ISSN: 0971-9032

Current Pediatric Research

International Journal of Pediatrics

Importance of CT imaging in pediatric cochlear implantation: Emphasis the significance of the BCNC width.

Dokoska M1*, Nikolovski N1, Nikolova S2, Kopcheva Barsova G1

1Departmental Clinic of Ear, Nose and Throat, Ss. Cyril and Methodius University in Skopje, Skopje, Macedonia

2Department of Radiology, Ss. Cyril and Methodius University in Skopje, Skopje, Macedonia

*Corresponding Author:
Dokoska M, Departmental Clinic of Ear, Nose and Throat, Ss. Cyril and Methodius University in Skopje, Skopje, Macedonia, E-mail: [email protected]

Received: 04 July, 2022, Manuscript No. AAJCP-22-69792; Editor assigned: 05 July, 2022, PreQC No. AAJCP-22-69792(PQ); Reviewed: 11 July, 2022, QC No. AAJCP-22-69792; Revised: 19 July, 2022, Manuscript No. AAJCP-22-69792(R); Published: 27 July, 2022, DOI:10.35841/0971-9032.26.7.1185-1189.

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Abstract

Introduction: Cochlear Implantation (CI), in the past more than 30 years, has become a treatment of choice for children with profound sensorineural hearing loss. With the very fact that cochlear implantation has become a routine intervention, the need for detailed preoperative radio diagnostic has become standard in the preoperative evaluation of these candidates. The optimal protocol for radio-diagnostics has not yet been defined. CT and MRI are complementary methods and both being used for this purpose. An absent Cochlear Nerve (CN) is the only absolute contraindication to cochlear implantation and MRI is a gold standard for CN detection. Some authors have reported the relationship between Bony Cochlear Nerve Canal (BCNC) stenosis and CN hypoplasia and aplasia.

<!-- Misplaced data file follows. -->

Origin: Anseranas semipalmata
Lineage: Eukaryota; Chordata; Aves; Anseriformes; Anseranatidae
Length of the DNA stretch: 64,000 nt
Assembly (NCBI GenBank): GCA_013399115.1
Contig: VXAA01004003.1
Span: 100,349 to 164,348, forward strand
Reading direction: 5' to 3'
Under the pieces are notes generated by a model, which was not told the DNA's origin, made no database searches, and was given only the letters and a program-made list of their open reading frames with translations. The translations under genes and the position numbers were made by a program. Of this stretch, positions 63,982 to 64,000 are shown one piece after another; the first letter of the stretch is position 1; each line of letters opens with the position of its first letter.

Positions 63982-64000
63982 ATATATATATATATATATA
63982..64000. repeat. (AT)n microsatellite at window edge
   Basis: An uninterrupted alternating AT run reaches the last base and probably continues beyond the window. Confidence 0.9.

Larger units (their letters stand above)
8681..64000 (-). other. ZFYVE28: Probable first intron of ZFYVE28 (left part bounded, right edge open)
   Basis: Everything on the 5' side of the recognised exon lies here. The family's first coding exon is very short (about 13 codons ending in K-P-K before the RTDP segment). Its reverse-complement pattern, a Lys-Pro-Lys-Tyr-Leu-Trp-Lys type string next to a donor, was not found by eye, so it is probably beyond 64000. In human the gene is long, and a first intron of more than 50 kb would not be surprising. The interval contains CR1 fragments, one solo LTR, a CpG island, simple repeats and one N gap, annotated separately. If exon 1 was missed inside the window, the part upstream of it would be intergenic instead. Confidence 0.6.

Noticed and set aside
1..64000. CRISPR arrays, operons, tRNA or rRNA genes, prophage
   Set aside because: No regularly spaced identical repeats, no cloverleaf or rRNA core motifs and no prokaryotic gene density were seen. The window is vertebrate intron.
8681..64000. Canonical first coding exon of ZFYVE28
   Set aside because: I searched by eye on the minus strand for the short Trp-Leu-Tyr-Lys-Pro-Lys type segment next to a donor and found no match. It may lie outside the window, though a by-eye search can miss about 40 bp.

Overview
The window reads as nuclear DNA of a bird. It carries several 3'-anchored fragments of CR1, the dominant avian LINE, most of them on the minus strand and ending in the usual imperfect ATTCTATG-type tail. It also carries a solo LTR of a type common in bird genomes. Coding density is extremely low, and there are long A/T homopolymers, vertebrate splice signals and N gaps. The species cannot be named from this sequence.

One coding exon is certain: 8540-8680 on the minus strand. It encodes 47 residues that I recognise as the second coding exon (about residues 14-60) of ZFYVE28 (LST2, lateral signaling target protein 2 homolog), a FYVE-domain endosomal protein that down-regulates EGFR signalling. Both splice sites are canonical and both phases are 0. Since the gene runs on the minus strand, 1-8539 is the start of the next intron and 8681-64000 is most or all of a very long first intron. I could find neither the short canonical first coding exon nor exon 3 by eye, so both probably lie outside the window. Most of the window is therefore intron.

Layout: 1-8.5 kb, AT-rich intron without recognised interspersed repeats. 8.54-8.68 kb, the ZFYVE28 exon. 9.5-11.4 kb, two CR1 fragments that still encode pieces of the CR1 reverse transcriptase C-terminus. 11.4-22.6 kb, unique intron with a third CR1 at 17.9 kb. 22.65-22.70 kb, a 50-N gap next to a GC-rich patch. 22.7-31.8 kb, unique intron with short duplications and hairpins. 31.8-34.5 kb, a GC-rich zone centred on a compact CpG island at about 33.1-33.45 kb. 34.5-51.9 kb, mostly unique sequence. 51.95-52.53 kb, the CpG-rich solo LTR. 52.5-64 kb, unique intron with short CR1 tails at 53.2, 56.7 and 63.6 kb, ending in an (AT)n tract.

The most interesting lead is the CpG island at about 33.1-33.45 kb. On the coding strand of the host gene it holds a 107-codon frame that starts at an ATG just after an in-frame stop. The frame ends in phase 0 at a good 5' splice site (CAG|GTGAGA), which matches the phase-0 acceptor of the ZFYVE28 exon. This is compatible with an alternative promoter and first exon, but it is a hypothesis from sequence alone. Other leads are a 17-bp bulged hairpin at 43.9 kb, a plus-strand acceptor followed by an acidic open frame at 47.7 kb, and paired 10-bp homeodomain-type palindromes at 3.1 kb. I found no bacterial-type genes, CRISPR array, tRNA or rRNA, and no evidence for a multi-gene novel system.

Objectives: The aim of this study was to stress out the importance of CT by evaluating the width of the Bony Cochlear Nerve Canal (BCNC) in children with congenital Sensorineural Hearing Loss (SNHL) and “normal" findings on thin section temporal bone CT.

Materials and Methods: The width of the BCNC was retrospectively evaluated in two groups of patients. The study group included 11 children with congenital, bilateral SNHL who underwent cochlear implantation from July to December 2019. Eleven children aged 3-10 years, with no sensorineural hearing loss were taken as controls. Axial sections of their CT scans were used to measure the width of the BCNC.

Results: From the obtained results, the width of the BCNC in children with bilateral, profound sensorineural hearing impairment range from 1.0 mm to 2.3 mm with mean value of 1.5 mm ± 0.3 mm and is significantly smaller than in the control group.

Keywords

Bony cochlear nerve canal, Children, Congenital sensorineural hearing loss, CT.

Introduction

Hearing loss is the most common sensory disorder affecting the human population. About 5% of the world's populations, of which 34 million are children, have a hearing loss that requires treatment in order to achieve a satisfactory level of auditory perception. The prevalence of permanent bilateral hearing loss in children (>40 dB HL) ranges from 1 to 1.4 per 1000 for infants and increases to 1.62–1.68 per 100 by age 16 [1]. The prevalence of severe and profound hearing loss in children increases uniformly with age; this is because of non-diagnosis at screening, post-natal acquisition of hearing loss, late onset of progressive hearing loss, and immigration of children born in countries without neonatal hearing screening. Of all newborns who have bilateral hearing loss, 25%–30% have a profound loss (>90 dB HL) and 20%–25% a severe loss (71–90 dB HL) and based on the current pediatric FDA guidelines, 45% of the children diagnosed with hearing loss are potential CI candidates. In most European countries the number of pediatric implantations falls into the range of 6–10 per million inhabitants annually.